As a result of the slowing US economy, there is a drop in remittances to Mexico of nearly 700 million pesos [about $55 million USD] compared to last year.  Nonetheless, there appears to be no real danger to the Mexican economy.  Mexican families are not badly affected because only 6% of those considered poor receive remittances from abroad, compared to the 60% who are not in poverty.
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El Diario en Linea (Chihuahua) 10/7/08
Around 400 calls reporting extortion and kidnapping have been received by the Mexico D.F. Department of Justice since August 4 when the telephone number was publicly released for that purpose.
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El Sol de México (Mexico City) 10/7/08
Mexico has become a bridge for “Cuban traffic.”  Last year nearly 15,000 people from that island entered the US after crossing into Mexico, reported Edmundo Ramírez Martínez of the Mexican federal Chamber of Deputies.  For every Cuban who enters at Florida, four enter the US through Mexico.  For this reason, his party (PRI)  is urging the government to sign a memorandum of understanding with Cuba to regulate the illegal entry of  Cubans into the country and to eradicate the smuggling networks and corruption by authorities.  Photo relates.
 

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La Prensa Grafica (San Salvador, El Salvador)  10/6/08
 
–    El Salvador’s “Direccion Nacional de Migracion” reported that up until Oct. 2 of this year 4,747 Salvadorans with criminal records have been deported from the United States. Last year in the same period the number was 3,475. The majority of the deportees were in jail because of theft, homicide, drug traffic, kidnapping and rape. The Salvadoran authorities affirmed that these deportations contribute to the increase of violence which prevails in El Salvador. It is one of the most dangerous countries of Latin America, with a rate of more than 60 homicides per 100,000 population.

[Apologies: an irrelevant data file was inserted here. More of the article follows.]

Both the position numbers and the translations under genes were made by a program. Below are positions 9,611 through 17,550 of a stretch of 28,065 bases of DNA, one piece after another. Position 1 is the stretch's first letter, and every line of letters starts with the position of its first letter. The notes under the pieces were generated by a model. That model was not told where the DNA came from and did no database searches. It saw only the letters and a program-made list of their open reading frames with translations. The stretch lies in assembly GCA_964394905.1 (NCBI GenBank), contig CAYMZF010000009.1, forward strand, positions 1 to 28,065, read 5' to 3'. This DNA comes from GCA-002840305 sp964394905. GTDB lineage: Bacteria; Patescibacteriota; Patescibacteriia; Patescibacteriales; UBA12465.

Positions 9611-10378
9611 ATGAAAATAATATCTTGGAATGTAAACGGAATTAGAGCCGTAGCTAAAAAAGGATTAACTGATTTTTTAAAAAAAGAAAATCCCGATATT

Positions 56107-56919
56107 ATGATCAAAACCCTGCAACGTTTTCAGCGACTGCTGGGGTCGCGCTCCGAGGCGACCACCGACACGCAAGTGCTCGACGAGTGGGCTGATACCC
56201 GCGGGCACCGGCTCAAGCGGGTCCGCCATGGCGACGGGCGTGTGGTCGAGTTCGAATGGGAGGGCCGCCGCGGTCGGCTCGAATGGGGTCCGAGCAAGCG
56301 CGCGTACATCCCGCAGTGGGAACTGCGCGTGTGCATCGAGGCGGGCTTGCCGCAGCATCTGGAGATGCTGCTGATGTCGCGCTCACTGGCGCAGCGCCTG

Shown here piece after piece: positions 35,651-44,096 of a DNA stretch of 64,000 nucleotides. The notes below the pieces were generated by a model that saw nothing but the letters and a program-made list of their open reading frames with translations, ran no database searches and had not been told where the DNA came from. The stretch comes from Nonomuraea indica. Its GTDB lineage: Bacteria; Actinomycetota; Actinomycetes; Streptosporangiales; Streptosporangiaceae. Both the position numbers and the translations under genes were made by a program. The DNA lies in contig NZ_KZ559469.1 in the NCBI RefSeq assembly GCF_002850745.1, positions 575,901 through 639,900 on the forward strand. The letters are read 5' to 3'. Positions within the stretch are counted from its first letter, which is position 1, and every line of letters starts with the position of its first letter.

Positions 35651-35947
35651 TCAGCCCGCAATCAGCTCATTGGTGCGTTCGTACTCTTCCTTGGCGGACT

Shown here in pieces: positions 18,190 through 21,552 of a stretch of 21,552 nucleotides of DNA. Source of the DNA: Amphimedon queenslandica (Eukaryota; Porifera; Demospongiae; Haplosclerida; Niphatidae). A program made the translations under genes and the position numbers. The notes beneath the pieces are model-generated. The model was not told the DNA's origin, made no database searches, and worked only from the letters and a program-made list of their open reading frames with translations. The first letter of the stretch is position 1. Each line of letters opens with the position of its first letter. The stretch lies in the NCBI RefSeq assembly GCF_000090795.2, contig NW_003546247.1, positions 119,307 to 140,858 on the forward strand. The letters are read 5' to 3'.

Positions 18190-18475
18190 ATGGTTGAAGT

–    Six National Police agents assigned to El Salvador’s northern border area have been arrested and charged with extortion. The six were demanding and collecting cash from undocumented persons traveling north to Guatemala.
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La Hora  (Guatemala City, Guatemala)  10/5/08
 
Guatemala’s “Direccion Nacional de Migracion” declared itself incapable of combating the organized crime mafias at its borders and considers it an urgent matter to create an agency to guard over the entries and exits to and from the country. Immigration officials are not armed or equipped with vehicles, so they can only watch while these gangs operate.
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-end of report-

One Response to “Organization of American States Secretary General decrys drug traffic, organized crime and the crises it has become to member nations”

  1. El-Salvador » Organization of American States Secretary General decrys drug ... Says:

    […] Organization of American States Secretary General decrys drug …El Salvador’s “Direccion Nacional de Migracion” reported that up until Oct. 2 of this year 4747 Salvadorans with criminal records have been deported from the United States. Last year in the same period the number was 3475. … […]